Heritage Series

At first, Gibson was slow to react to the growing market in used Standards but by 1979, they had started to investigate recreating a Les Paul using the original specs. The result was the Heritage series. Released in 1980, the Heritage used the original patterns to get the correct top carve, and included PAF replicas designed by Tim Shaw. Gone was the volute and the maple neck, and they added some attractively flamed maple for the tops. Despite this deliberate attempt at bringing the model back in line with the original design, the attention to detail was somewhat lacking. The biggest faux pas being the 3-piece neck, this was to be remedied with the limited, Kalamazoo-made 82 Standard. Nevertheless, the Heritage series was the first time Gibson had made a conscious effort to look back at their own history and use it to produce a Les Paul for the future.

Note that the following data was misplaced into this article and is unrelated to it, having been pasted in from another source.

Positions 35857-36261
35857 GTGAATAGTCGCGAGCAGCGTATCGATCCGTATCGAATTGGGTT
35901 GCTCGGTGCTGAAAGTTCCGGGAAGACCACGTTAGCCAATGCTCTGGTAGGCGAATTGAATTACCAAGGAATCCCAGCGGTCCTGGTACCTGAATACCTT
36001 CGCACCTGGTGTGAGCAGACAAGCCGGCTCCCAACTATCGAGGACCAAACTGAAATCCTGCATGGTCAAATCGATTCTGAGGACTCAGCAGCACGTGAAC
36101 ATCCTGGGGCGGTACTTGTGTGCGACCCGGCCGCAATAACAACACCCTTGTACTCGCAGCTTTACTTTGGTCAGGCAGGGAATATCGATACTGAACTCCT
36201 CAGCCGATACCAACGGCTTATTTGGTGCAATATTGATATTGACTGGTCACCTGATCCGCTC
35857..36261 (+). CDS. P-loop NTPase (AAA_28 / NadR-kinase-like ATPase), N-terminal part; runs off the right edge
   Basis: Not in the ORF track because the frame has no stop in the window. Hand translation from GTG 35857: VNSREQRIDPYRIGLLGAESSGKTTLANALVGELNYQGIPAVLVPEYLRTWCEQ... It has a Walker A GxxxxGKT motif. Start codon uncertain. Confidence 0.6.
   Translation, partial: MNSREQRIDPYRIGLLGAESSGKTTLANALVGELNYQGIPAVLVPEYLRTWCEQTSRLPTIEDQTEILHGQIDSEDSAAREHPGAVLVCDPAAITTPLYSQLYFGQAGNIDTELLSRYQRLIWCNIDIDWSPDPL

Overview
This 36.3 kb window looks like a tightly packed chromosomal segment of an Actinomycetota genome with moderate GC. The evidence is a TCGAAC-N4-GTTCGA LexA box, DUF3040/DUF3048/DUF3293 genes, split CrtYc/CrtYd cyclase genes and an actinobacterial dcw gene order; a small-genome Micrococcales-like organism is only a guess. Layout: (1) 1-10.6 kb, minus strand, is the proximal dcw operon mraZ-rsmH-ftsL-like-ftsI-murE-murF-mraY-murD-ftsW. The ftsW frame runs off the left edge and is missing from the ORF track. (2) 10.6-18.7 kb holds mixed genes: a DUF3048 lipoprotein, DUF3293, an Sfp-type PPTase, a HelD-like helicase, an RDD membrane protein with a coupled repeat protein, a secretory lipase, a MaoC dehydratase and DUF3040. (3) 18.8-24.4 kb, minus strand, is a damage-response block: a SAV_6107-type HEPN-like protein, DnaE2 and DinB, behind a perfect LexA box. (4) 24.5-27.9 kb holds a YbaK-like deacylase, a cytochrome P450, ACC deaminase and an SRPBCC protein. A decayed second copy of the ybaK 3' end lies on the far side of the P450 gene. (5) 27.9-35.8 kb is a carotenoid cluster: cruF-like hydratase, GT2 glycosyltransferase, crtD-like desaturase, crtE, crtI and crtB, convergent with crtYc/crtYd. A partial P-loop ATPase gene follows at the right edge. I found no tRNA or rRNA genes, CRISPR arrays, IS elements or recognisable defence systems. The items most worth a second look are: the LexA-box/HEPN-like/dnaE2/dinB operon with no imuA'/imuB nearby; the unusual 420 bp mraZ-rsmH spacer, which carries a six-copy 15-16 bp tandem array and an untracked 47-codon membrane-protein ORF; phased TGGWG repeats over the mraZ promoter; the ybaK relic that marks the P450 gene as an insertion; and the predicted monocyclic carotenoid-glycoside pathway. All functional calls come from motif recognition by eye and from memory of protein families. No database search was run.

Back to the future…

In 1983, Gibson finally released two production Les Pauls that were true to the original design. They were marketed as “Les Paul Reissue Outfits”, and they provided the template for what would become the historic reissue guitars.

Henry J Les Paul Historics 1993-2018

By the time Henry J became CEO of Gibson, the idea of the reissue guitar was firmly in place, but they were still a long way away from satisfying the detail-obsessed Les Paul enthusiast. But with each release, they were getting closer. In 1991, the Standard reissue was released. This is considered to be the beginning of the modern era of the reissue guitar and it would go on to be the catalyst for the Historic Collection that would appear in 1993.

The collection would include ’54 Black Beauty, ’56 Goldtop, 3-pickup ’57 Custom, ’57 Goldtop, 2-pickup ’57 Custom, ’59 Flametop, and ’60 Flametop.

This is a brief list of some of the most important changes:
















2015-2016 (True Historics)